Politics can make for strange bedfellows. In 1997, when the Catholic conservative federal Liberal MP Kevin Andrews was leading the fight with a private member’s bill to repeal the Northern Territory’s law legalising voluntary euthanasia, Labor MPs were at the time being encouraged to support the bill by Labor’s leader of the house Tony Burke, who was then executive director of Euthanasia No!
Two years earlier, the NT had become the first jurisdiction in the world to legally allow a terminally ill patient to end their life with medical assistance. In September 1996, Bob Dent, who had terminal prostate cancer, became the first person to use the law. Three more people ended their lives legally before the law was nullified by the Howard government, which passed the Euthanasia Laws Act under powers in the Australian Constitution which allow the national government to veto a territory law.
Twenty-five years on, and Burke has found himself shepherding a new private member’s bill to a vote. That bill would restore the right of the NT and the ACT to pass laws relating to assisting dying. It passed this week in the House of Representatives 99 votes to 37, and is expected to be voted on in the Senate in September.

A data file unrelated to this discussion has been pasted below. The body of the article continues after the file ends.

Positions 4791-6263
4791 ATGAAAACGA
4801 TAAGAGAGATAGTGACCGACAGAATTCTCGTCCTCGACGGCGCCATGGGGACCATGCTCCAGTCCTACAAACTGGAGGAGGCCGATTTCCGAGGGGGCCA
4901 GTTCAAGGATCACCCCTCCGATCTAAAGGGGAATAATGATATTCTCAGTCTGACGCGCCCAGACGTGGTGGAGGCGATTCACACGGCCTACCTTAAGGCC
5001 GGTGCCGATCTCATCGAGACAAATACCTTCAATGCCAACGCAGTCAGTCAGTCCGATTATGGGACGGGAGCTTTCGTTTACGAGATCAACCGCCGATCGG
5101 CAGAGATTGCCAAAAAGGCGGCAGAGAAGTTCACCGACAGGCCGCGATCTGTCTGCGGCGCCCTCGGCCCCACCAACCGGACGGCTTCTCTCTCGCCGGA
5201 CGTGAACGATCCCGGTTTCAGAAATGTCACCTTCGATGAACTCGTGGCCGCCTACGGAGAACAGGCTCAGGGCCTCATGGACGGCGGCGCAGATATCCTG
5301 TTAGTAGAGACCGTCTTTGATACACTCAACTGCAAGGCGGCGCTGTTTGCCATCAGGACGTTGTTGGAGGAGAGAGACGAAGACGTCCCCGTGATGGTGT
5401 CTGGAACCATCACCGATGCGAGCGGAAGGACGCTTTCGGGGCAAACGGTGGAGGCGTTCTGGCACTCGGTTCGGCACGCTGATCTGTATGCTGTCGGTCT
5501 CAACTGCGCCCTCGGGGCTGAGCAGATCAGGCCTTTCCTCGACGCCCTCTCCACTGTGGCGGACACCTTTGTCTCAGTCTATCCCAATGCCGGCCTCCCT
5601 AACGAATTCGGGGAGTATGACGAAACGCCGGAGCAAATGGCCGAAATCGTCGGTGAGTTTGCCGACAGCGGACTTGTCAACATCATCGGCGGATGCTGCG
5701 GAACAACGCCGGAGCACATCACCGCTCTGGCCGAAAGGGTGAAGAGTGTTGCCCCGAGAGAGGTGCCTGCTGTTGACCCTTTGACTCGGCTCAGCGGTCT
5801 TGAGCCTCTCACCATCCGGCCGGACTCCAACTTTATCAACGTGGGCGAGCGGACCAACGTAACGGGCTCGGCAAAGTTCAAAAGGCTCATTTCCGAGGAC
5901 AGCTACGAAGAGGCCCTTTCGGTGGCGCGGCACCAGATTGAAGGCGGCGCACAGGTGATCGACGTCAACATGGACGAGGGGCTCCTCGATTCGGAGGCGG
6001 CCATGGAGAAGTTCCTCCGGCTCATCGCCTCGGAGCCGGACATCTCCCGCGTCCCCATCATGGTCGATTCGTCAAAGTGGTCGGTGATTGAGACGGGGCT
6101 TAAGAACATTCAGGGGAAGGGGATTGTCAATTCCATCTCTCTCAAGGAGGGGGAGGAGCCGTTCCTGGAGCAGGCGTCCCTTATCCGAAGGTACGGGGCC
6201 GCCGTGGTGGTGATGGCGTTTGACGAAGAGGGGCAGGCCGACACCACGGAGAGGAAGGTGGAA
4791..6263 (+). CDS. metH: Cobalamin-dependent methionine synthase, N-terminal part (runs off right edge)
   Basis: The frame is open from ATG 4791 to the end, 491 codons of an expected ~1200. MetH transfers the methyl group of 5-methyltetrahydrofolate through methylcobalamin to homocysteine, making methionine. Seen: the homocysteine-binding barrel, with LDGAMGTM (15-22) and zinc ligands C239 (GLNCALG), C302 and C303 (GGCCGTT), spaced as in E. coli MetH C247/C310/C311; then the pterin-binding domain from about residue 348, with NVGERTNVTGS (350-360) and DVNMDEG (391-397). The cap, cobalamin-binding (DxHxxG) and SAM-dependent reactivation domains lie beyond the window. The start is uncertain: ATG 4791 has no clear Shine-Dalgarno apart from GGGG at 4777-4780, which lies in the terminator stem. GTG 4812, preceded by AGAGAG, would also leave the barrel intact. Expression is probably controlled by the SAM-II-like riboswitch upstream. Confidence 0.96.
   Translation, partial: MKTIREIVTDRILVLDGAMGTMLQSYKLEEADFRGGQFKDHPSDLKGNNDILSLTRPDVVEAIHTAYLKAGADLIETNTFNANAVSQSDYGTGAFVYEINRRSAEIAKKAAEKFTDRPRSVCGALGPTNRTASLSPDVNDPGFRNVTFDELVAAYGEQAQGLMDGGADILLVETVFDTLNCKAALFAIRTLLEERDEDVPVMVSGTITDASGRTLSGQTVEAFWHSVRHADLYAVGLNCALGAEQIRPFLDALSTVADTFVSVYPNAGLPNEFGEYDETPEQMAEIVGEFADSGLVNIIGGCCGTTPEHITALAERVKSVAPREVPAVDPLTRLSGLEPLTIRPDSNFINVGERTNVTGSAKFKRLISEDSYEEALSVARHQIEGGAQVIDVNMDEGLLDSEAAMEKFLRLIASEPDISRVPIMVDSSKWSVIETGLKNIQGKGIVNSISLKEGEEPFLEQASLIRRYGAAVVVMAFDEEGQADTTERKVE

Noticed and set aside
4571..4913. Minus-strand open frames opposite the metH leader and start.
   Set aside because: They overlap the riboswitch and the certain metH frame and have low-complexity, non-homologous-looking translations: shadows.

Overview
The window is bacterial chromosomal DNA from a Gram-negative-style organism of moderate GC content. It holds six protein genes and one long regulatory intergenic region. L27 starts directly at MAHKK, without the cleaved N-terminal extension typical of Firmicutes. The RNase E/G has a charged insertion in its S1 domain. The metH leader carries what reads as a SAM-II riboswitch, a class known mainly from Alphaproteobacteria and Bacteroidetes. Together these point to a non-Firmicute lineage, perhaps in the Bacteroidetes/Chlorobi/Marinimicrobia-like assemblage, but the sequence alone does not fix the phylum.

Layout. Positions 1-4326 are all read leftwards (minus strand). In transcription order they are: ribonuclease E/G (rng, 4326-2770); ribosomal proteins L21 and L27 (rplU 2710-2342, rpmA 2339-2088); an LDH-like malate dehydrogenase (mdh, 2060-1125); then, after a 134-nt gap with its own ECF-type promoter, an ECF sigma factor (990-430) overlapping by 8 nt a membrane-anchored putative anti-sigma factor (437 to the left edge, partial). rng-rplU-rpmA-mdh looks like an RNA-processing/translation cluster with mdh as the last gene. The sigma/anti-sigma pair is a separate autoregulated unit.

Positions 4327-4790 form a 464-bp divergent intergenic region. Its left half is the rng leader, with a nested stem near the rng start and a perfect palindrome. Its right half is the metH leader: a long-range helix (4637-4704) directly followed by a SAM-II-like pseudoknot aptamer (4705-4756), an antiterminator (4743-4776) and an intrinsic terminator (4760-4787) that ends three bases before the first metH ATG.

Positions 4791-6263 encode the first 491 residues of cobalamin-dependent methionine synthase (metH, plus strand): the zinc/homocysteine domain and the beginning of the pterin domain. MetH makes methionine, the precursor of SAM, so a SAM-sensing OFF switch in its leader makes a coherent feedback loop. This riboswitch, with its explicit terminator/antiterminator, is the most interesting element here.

Not surprisingly, the latest push to repeal the federal law – an attempt in 2018 failed to pass the Senate by two votes – is being led by Labor MPs Luke Gosling, who holds the Darwin seat of Solomon, and Canberra MP Alicia Payne.
They are lobbying colleagues to back the bill on the principle of the rights of territories, which they argue should have the same power as states to make laws for their citizens, while leaving the broader ethical debate on assisted dying to the respective territory parliaments. The Age supports this view.
During the past five years, every state in Australia has passed laws allowing for voluntary euthanasia, with NSW the last to do so in May this year. Since South Australia handed control of the NT to the Commonwealth in 1911, the territory has been given increasing authority over its own affairs. In 1998, it narrowly failed to gather enough support in a referendum to become a state.
The Australian Capital Territory, which was also created in 1911 by the Commonwealth with land from New South Wales, has followed a similar path to self-government. Except for the Commonwealth’s veto power over territories, which is enshrined in the Constitution, the ACT and the NT have elected parliaments that have all the authority of the states.
It is therefore time for the people of the ACT and the NT, through their elected representatives in their respective parliaments, to have their say on whether they should follow the states and enact voluntary euthanasia laws.